Friday, September 28, 2018
Former executive chairman of Viaciom's Sumner Redstone,’s story was a key influence on the HBO hit series Succession, riveting the country with the litigious financial power struggle that has embroiled his family. Though the majority of clients may not have to worry about billions of dollars in assets, disagreements over money can and often do prevent families from making the appropriate choices about care.
Medicare, the primary insurer for 55 million older adults and people with disabilities, does not typically pay for long-term care services including nursing homes and in-home care. The majority of people don't have the financial resources to pay for the staggering costs senior care, but make "too much" to qualify for Medicaid assistance. If you are among the “in-betweeners,” you’ll need to be resourceful because care is expensive.
Baby boomers are turning 65 at an amazing rate of 10,000 per day, and 70% of Americans over that age will need long-term care at some point in their lives. Planning ahead for this type of care is becoming increasingly vital, especially if you would rather age in-place rather than in a nursing home. Because in-home caregivers average $22 per days, many elderly citizens depend on care from family members, and the majority of them are dipping into their own pockets to do so.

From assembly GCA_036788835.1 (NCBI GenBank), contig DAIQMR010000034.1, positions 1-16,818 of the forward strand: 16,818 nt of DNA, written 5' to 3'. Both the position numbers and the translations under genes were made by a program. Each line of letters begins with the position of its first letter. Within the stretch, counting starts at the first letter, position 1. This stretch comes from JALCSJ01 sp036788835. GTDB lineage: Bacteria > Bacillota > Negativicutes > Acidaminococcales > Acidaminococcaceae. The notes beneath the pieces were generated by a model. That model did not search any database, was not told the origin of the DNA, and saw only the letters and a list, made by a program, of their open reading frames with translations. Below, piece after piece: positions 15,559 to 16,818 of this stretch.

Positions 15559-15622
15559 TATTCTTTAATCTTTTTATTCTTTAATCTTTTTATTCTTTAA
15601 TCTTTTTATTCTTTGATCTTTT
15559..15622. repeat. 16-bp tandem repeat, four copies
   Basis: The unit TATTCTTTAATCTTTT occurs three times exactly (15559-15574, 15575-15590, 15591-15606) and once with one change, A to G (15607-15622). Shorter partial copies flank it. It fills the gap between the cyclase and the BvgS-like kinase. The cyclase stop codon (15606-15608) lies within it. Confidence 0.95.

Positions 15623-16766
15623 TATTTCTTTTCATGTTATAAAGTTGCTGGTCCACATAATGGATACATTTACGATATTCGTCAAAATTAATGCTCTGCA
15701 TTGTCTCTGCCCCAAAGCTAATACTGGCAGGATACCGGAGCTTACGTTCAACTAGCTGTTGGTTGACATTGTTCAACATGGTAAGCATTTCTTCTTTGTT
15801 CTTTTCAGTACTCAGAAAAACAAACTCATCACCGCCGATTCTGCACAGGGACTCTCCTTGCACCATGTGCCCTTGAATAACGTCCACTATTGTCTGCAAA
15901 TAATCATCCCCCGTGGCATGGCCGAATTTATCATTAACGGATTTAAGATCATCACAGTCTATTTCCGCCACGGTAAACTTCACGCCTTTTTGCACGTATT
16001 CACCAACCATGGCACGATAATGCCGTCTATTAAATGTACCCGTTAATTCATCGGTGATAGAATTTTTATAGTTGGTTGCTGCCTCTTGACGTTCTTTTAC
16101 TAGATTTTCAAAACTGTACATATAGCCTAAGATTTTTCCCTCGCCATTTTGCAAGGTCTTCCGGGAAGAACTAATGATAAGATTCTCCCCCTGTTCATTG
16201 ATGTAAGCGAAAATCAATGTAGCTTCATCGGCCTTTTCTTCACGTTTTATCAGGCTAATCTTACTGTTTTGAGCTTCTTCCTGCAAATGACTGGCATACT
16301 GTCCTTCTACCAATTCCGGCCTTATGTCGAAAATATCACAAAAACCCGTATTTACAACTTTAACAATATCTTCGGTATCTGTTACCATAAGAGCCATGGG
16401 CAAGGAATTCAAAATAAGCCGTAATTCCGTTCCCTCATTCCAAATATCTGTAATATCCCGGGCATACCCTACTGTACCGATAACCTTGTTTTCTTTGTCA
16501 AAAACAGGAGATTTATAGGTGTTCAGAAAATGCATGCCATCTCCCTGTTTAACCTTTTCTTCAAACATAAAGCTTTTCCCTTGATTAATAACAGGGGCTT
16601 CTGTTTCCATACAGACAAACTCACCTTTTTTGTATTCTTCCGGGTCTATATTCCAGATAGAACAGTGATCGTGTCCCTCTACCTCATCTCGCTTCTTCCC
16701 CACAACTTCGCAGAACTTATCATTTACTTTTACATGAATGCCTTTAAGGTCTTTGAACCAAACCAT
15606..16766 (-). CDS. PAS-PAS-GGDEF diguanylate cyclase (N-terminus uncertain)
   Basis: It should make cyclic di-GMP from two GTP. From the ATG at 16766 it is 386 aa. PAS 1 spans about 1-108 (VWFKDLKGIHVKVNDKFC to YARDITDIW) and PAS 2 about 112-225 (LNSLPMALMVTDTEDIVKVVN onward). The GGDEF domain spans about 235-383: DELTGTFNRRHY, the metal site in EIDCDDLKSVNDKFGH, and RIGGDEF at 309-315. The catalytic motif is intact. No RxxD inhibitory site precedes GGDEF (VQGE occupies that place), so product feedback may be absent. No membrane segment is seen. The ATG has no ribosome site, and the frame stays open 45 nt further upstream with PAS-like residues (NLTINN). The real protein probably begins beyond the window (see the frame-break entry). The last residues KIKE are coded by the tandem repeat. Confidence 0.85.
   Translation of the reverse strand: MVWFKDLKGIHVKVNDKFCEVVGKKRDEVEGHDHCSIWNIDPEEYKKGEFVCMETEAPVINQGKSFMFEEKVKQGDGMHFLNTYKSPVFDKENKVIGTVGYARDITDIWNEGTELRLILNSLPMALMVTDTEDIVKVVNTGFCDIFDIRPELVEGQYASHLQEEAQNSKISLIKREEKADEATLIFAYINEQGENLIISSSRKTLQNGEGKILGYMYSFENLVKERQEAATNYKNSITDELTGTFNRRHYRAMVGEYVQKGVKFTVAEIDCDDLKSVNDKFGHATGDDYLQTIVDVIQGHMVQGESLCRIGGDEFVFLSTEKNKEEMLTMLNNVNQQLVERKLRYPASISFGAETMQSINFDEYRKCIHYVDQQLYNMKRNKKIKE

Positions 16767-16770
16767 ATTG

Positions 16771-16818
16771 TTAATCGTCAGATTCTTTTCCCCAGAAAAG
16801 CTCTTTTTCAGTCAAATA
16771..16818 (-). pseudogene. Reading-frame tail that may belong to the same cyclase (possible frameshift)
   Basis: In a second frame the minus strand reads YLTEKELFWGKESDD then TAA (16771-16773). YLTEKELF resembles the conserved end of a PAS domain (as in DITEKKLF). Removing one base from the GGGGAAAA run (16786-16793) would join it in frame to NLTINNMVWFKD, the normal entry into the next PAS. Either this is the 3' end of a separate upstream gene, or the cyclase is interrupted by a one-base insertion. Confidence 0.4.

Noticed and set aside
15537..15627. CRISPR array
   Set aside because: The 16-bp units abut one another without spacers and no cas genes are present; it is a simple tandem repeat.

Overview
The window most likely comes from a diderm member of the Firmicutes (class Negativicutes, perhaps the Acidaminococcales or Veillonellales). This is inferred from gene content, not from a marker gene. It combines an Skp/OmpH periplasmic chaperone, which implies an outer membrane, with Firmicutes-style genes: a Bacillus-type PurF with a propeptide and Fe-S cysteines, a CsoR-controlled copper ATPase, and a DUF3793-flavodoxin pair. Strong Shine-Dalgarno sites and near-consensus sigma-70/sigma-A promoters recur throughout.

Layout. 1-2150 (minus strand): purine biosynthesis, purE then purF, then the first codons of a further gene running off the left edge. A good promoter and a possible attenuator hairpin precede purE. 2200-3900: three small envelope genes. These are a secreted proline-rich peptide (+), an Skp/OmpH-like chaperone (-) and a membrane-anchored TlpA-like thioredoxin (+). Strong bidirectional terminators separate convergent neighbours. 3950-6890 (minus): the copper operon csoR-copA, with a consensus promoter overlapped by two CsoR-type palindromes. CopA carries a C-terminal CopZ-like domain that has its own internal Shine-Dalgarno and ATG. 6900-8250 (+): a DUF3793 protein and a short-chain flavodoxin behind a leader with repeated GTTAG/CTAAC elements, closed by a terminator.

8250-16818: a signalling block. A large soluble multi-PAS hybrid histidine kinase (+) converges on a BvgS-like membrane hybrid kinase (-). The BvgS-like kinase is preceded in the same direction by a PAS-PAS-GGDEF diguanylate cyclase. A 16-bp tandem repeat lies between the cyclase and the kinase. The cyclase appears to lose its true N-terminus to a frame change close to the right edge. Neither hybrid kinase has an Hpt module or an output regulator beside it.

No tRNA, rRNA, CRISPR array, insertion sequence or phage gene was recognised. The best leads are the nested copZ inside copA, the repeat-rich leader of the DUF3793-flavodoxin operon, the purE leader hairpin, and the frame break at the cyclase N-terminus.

See Jody Gastfriend, What 'Succession' and Sumner Redstone can Teach us About Planning Ahead for Senior Care, Forbes, September 27, 2018.
Special thanks to Joel C. Dobris (Professor of Law, UC Davis School of Law) for bringing this article to my attention.